If the mobile app stores have shown us anything, it’s that originality really isn’t that important. There are countless spins on every genre, and what matters isn’t which game came first but which ones are most fun.
Fortnite is a good example. Having taken its inspiration from battle royale forerunner PUBG, it has spawned its own legions of imitators. Creative Destruction is one of them.
That means it sees you parachuting onto a large island and duking it out with 99 other players to be the last person standing. There’s only one island, but many different terrains, and the chances of spending more than one game out of 100 in the same area are miniscule.
Reducing those chances even further is the fact that the playable area on the map shrinks during each match as an unsurvivable cloud gradually closes in. This diminishing circle of territory is different every time, meaning Creative Destruction always feels fresh.
You start each match with a Destructor - an impressive looking rifle that nevertheless is only good for demolishing and constructing buildings. To get anywhere you’ll need to find weapons in buildings, chests, through supply drops, and by killing other players and looting the stuff they leave behind.
There are the usual classes of weapons, including pistols, SMGs, assault rifles, sniper rifles, bazookas, and grenades. You move with the right of the screen and look with the right, as per every shooter on a touchscreen.
On top of the default solo mode - the iconic battle royale - you can play in Duo, Squad, and Fireteam modes, and for the next few weeks (until the end of April) there’s a Duo driving mode too.
This sees you either driving a vehicle around the island or hanging out the back of it with a gun. The prize? Bumblebee. Yep - in conjunction with Hasbro, developer NetEase has added everybody’s favorite first gen Transformer to Creative Destruction, and if you play your cards right (i.e. kill everyone) you can even drive him.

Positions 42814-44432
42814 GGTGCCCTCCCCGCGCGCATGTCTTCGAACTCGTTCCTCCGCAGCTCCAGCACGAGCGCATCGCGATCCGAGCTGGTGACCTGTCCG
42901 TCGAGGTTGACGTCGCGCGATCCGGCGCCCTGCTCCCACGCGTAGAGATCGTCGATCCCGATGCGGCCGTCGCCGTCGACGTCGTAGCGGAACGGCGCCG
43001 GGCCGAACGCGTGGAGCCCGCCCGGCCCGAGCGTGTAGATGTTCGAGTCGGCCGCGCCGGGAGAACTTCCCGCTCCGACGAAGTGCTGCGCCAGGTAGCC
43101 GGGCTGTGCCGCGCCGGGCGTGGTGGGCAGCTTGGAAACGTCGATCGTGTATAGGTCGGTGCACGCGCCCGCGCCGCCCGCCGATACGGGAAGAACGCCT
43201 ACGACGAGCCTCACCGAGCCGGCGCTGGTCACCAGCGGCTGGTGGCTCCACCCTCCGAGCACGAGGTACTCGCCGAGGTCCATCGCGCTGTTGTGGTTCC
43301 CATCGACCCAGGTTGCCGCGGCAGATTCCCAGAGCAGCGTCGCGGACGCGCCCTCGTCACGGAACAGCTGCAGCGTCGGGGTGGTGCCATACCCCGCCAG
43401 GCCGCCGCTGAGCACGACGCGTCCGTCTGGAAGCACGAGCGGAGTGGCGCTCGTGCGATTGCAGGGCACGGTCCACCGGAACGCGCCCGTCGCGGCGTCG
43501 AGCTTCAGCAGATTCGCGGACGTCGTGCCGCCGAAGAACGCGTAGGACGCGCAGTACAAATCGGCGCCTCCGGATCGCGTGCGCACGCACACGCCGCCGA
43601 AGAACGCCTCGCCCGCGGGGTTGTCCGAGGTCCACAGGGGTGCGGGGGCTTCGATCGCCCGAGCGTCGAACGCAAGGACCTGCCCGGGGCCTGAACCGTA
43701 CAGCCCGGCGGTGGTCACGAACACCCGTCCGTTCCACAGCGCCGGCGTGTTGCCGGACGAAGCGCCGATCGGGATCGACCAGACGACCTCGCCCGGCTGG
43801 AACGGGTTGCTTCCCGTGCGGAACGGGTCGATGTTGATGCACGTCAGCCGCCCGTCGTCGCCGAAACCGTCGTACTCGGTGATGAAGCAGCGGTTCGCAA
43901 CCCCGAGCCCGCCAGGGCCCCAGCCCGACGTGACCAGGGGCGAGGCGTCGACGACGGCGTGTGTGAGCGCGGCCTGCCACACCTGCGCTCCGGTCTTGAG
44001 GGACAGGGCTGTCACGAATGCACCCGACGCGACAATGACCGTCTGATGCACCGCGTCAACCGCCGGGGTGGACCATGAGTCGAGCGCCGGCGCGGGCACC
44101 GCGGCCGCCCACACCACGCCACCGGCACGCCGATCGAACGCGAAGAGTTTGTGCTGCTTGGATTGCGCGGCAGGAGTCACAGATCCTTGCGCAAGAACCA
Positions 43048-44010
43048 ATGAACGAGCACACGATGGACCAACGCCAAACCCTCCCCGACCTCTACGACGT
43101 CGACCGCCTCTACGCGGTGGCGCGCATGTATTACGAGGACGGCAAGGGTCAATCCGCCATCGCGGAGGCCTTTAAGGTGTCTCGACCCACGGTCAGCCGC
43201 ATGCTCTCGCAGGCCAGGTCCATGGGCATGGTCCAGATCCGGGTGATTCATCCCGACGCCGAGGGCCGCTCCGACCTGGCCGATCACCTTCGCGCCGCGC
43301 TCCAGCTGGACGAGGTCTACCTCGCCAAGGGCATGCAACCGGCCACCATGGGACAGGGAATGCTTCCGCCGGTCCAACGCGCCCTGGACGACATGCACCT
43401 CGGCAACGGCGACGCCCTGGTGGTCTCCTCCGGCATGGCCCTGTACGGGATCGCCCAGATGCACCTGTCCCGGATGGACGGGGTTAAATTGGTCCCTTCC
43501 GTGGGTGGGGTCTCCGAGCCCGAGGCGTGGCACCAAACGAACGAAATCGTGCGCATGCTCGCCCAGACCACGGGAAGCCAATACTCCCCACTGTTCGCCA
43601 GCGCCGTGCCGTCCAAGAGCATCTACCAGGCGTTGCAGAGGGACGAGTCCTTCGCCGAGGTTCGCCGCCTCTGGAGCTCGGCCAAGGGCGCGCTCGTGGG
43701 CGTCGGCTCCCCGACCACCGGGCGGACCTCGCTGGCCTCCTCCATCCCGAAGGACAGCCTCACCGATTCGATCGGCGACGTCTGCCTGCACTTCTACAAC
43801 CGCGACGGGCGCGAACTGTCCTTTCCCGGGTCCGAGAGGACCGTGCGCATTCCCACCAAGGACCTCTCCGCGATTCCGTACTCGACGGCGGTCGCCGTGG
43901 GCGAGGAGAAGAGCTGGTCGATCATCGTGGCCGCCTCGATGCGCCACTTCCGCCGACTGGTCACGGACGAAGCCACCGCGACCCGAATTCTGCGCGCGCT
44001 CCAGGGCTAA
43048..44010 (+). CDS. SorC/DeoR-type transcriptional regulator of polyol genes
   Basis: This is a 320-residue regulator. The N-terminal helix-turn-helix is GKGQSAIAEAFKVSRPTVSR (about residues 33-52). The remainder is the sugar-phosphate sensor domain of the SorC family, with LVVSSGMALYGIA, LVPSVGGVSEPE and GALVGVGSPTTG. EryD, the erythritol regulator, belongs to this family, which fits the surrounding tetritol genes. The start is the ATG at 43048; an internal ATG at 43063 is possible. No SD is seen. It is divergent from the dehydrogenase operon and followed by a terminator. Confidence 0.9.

Creative Destruction is a surprizingly robust Fortnite competitor, with vibrant graphics, silky smooth performance, and well-balanced gameplay.
The building mechanic in particular stands out. To build a structure, you first need to assemble material by destroying houses, cars, trees, and anything else that will succumb to your Destructor’s rays.
Then you can immediately create a number of different structures, including a floor, a wall, a share shelter, and ramps going either up or down, with the tap of a button.
These buildings aren’t intended to be permanent. Instead, they affect the way you fight, giving you ready platforms to scale and shields to erect to improve your odds in battle. You can almost think of them like Elsa’s magical ice powers in Frozen - your Destructor gives you a means to change the shape of the battlefield on the fly.
But the structures you create are easy to destroy - much easier than in Fortnite - so shootouts are fluid, dynamic affairs in which you’re constantly balancing cover and elevation with the need to remove your opponent’s cover and actually shoot them.
Fortunately, thanks to the shrinking map and the inclusion of landmarks that naturally attract players, you’ll always see action in Creative Destruction, and the final shootouts are often tense affairs.
For all that Creative Destruction is a fun addition to the battle royale genre, it doesn’t much that’s original to the table. If you’ve played Fortnite or PUBG, you’ve pretty much played this too.
Of course, that’s not necessarily a problem. It’s a new map, a new setting, and a new experience. The addition of Bumblebee helps elevate things, too, giving you something extra to chase beyond loot and glory.
But given the level of polish we’d have liked to see some more character and innovation too. Check out the game for yourself here if you live in Europe and Japan, and here if you’re based elsewhere.
Creative Destruction is a slick, polished, playable take on the battle royale genre, and if you’re tired of Fortnite and PUBG but still up for a spot of battle royale action this should fit the bill - as long as you’re not looking for something that’s radically different.